Experiential Learning Based Discussion vs. Lecture Based Discussion: How to Estimate the Unemployment Rate
AbstractThis pedagogical method to estimate the unemployment rate is appropriate for an undergraduate course in macroeconomics. Class instructors can use the experiment to make many macroeconomic principles readily apparent to the unskilled reader. This experiment examines the dynamics of calculating the unemployment rate by means of an assessment instrument. Students can learn that the unemployment rate is calculated using estimates of the size of the labor force, which includes individuals who are both employed and unemployed. In addition, they discover that their estimated unemployment rate agrees with the estimates made by leading economic indices. Thus, by participating in the experiment, students better understand how to calculate the unemployment rate and how to understand published unemployment estimates.
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Bibliographic InfoArticle provided by Middle Tennessee State University, Business and Economic Research Center in its journal Journal for Economic Educators.
Volume (Year): 11 (2011)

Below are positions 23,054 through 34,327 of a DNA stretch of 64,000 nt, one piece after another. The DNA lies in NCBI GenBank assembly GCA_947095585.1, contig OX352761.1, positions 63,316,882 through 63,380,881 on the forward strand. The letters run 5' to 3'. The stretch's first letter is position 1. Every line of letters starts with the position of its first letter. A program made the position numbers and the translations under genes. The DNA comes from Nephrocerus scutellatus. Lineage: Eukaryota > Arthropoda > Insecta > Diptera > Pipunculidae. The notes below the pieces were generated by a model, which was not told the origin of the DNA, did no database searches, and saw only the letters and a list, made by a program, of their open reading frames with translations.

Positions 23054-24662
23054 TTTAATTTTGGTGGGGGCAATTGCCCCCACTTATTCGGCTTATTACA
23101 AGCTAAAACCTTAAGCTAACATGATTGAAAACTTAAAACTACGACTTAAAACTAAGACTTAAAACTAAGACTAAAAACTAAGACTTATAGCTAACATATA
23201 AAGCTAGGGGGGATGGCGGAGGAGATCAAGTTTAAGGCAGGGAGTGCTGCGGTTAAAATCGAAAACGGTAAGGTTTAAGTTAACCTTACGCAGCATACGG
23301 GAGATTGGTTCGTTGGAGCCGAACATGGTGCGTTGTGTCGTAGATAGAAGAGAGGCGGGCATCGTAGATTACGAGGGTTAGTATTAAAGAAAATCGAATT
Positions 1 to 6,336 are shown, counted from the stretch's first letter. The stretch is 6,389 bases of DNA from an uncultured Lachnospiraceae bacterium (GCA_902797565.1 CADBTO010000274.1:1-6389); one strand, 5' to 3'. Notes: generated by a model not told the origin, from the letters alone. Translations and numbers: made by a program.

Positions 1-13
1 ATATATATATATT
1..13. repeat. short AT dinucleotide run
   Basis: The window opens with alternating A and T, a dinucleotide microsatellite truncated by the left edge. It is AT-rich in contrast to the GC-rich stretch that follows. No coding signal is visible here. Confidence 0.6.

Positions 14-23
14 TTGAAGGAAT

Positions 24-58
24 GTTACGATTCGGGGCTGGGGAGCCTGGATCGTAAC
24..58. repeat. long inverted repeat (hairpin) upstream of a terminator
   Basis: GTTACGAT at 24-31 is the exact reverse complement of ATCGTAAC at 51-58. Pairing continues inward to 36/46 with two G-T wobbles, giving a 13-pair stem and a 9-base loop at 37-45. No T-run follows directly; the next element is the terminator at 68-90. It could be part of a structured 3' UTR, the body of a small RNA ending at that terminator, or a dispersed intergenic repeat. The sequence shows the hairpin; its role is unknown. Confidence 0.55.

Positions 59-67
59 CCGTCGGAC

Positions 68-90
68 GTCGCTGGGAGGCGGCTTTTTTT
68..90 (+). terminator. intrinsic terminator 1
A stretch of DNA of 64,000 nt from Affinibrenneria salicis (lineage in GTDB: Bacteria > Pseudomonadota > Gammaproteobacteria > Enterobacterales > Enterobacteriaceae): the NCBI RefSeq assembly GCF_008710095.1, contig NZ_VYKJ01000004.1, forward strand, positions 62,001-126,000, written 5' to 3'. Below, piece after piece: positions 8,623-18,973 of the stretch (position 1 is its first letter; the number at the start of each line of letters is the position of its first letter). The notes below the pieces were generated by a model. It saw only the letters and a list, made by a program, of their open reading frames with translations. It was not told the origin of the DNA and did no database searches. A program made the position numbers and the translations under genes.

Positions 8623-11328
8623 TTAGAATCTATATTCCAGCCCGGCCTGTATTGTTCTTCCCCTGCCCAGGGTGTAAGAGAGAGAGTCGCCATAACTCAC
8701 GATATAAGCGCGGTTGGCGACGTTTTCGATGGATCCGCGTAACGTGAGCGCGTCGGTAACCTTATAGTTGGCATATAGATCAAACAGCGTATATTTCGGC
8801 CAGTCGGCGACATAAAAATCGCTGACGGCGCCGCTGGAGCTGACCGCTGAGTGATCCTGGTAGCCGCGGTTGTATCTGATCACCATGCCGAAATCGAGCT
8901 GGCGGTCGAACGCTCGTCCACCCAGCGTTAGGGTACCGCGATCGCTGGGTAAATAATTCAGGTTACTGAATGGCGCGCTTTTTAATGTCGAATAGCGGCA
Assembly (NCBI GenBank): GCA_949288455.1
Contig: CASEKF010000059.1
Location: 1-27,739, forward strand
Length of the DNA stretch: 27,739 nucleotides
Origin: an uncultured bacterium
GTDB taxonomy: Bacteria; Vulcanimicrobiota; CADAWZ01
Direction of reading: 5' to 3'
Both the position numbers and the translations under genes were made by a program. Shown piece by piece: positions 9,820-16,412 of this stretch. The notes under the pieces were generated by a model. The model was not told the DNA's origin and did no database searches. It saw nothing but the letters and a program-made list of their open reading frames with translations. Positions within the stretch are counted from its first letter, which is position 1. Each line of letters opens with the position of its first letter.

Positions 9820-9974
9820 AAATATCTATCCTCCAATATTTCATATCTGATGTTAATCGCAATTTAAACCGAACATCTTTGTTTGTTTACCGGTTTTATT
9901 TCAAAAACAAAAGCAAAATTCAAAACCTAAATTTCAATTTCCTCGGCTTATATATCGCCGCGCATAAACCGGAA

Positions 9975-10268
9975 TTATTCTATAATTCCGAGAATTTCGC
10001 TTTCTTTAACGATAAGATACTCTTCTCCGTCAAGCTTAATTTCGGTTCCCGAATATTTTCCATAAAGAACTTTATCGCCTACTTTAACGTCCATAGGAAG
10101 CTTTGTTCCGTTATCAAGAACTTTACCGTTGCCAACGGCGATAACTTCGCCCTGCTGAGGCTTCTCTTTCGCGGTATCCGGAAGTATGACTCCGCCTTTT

Issue (Month): 2 (Fall)
Economic Experiment; Unemployment Rate;
Find related papers by JEL classification:
- A22 - General Economics and Teaching - - Economic Education and Teaching of Economics - - - Undergraduate
- C90 - Mathematical and Quantitative Methods - - Design of Experiments - - - General
- E24 - Macroeconomics and Monetary Economics - - Macroeconomics: Consumption, Saving, Production, Employment, and Investment - - - Employment; Unemployment; Wages; Intergenerational Income Distribution
Please report citation or reference errors to , or , if you are the registered author of the cited work, log in to your RePEc Author Service profile, click on "citations" and make appropriate adjustments.:
- Charles A. Holt, 1999. "Teaching Economics with Classroom Experiments: A Symposium," Southern Economic Journal, Southern Economic Association, vol. 65(3), pages 603-610, January.
- Mark Dickie, 2006. "Do Classroom Experiments Increase Learning in Introductory Microeconomics?," Journal of Economic Education, Taylor and Francis Journals, vol. 37(3), pages 267-288, July.
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